16. A Simulation Method for High-Cycle Fatigue-Driven Delamination using a Cohesive Zone Model

    DEFF Research Database (Denmark)

    Bak, Brian Lau Verndal; Turon, A.; Lindgaard, Esben;

    2016-01-01

    on parameter fitting of any kind. The method has been implemented as a zero-thickness eight-node interface element for Abaqus and as a spring element for a simple finite element model in MATLAB. The method has been validated in simulations of mode I, mode II, and mixed-mode crack loading for both self......A novel computational method for simulating fatigue-driven mixed-mode delamination cracks in laminated structures under cyclic loading is presented. The proposed fatigue method is based on linking a cohesive zone model for quasi-static crack growth and a Paris' law-like model described......-similar and non-self-similar crack propagation. The method produces highly accurate results compared with currently available methods and is capable of simulating general mixed-mode non-self-similar crack growth problems....

  17. Normal and abnormal physiology, pharmacology, and anatomy of the gastroesophageal junction high-pressure zone.

    Science.gov (United States)

    Miller, Larry; Vegesna, Anil; Ruggieri, Michael; Braverman, Alan

    2016-09-01

    The high-pressure zone of the gastroesophageal junction acts as a multifunctional valve that comprises different groups of smooth muscles located in the distal esophagus and the proximal stomach, in addition to the extrinsic crural diaphragm, composed of skeletal muscle. In this review article, we evaluate the current literature with respect to human subjects, discussing the anatomic locations and physiologic and pharmacologic processes controlling these muscles. These muscles work individually and as a group to prevent reflux of gastric contents while allowing anterograde passage of food and liquid and retrograde passage of gas. We also reviewed new findings with respect to abnormalities that are permissive of reflux of gastric contents into the esophagus, which may lead to gastroesophageal reflux disease. © 2016 New York Academy of Sciences.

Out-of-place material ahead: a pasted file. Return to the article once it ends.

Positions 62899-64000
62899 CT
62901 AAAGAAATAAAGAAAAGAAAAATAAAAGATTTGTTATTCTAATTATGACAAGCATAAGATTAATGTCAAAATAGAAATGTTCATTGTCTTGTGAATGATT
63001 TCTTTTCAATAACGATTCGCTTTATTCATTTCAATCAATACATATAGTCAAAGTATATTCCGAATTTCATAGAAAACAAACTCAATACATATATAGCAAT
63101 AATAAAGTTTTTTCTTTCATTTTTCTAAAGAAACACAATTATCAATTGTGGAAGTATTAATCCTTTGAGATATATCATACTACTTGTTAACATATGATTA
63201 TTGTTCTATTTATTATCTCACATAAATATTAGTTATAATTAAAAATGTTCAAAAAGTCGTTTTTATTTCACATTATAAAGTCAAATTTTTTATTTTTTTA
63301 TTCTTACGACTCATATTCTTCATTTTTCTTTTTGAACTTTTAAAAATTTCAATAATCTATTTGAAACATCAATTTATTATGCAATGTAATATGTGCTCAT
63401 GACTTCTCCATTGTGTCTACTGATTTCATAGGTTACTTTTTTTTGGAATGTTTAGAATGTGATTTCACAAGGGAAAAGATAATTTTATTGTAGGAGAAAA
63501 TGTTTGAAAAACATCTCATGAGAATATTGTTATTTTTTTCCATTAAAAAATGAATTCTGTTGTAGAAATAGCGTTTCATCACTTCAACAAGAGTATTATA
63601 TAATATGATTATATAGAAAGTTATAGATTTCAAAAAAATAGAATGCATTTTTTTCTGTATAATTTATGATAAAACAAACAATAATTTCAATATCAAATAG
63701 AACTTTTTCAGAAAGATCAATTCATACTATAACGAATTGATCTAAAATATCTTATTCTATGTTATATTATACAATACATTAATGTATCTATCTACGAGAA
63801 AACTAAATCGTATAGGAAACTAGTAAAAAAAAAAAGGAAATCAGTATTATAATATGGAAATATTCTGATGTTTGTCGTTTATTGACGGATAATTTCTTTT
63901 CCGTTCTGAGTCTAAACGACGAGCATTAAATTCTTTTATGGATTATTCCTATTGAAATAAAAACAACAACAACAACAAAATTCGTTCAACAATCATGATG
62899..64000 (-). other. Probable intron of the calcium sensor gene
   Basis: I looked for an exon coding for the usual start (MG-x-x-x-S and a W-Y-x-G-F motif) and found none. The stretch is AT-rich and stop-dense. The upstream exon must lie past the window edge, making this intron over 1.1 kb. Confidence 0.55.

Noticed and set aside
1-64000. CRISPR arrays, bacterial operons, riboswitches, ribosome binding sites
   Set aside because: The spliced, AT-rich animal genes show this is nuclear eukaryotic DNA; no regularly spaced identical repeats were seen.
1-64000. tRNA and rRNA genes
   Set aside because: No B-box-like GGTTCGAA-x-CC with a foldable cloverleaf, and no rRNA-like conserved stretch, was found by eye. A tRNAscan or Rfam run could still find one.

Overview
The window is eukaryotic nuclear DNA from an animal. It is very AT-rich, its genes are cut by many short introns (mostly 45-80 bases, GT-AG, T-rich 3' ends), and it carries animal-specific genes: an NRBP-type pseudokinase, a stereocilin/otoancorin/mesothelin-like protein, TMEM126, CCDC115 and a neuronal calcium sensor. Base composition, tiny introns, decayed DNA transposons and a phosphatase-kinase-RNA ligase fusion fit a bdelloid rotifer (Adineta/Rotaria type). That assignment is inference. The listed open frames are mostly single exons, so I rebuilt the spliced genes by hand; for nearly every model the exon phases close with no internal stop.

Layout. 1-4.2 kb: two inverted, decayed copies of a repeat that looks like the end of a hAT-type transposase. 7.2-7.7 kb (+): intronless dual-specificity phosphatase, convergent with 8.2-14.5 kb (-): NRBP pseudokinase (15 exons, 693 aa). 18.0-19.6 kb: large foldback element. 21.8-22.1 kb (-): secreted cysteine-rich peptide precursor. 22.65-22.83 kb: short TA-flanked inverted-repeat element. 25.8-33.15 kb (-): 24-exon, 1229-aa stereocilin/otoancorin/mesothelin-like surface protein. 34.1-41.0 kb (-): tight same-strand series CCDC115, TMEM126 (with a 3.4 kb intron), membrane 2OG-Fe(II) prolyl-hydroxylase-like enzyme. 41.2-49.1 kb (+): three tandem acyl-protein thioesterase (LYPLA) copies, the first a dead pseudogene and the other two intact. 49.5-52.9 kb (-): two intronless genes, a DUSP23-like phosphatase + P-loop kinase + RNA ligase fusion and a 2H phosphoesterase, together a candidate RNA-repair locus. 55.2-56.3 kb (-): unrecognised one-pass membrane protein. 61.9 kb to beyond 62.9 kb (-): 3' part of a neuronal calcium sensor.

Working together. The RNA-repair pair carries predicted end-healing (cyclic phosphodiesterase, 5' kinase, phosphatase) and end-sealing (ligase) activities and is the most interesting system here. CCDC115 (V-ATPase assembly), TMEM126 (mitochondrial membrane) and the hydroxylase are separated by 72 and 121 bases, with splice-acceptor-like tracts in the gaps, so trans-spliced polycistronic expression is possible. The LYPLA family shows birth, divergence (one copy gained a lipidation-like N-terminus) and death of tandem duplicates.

18. Ungulate herbivory on alpine willow in the Sangre de Cristo Mountains of Colorado

    Science.gov (United States)

    Zeigenfuss, L.C.; Schoenecker, K.A.; Amburg, L.K.V.

    2011-01-01

    In many areas of the Rocky Mountains, elk (Cervus elaphus) migrate from low-elevation mountain valleys during spring to high-elevation subalpine and alpine areas for the summer. Research has focused on the impacts of elk herbivory on winter-range plant communities, particularly on woody species such as willow and aspen; however, little information is available on the effects of elk herbivory on alpine willows. In the Sangre de Cristo Mountains of south central Colorado, select alpine areas appear to receive high levels of summer elk herbivory, while other areas are nearly unbrowsed. In 2005 and 2008, we measured willow height, cover, and utilization on sites that appeared to be used heavily by elk, as well as on sites that appeared to be used lightly, to determine differences between these communities over time. We found less willow cover and shorter willows at sites that received higher levels of browsing compared to those that had lower levels of browsing. Human recreational use was greater at lightly browsed sites than at highly browsed sites. From 2005 to 2008, willow utilization declined, and willow cover and height increased at sites with heavy browsing, likely owing to ownership change of adjacent valley land which led to (1) removal of grazing competition from, cattle at valley locations and (2) increased human use in alpine areas, which displaced elk. We discuss the implications of increased human use and climate change on elk use of these alpine habitats. ?? 2011.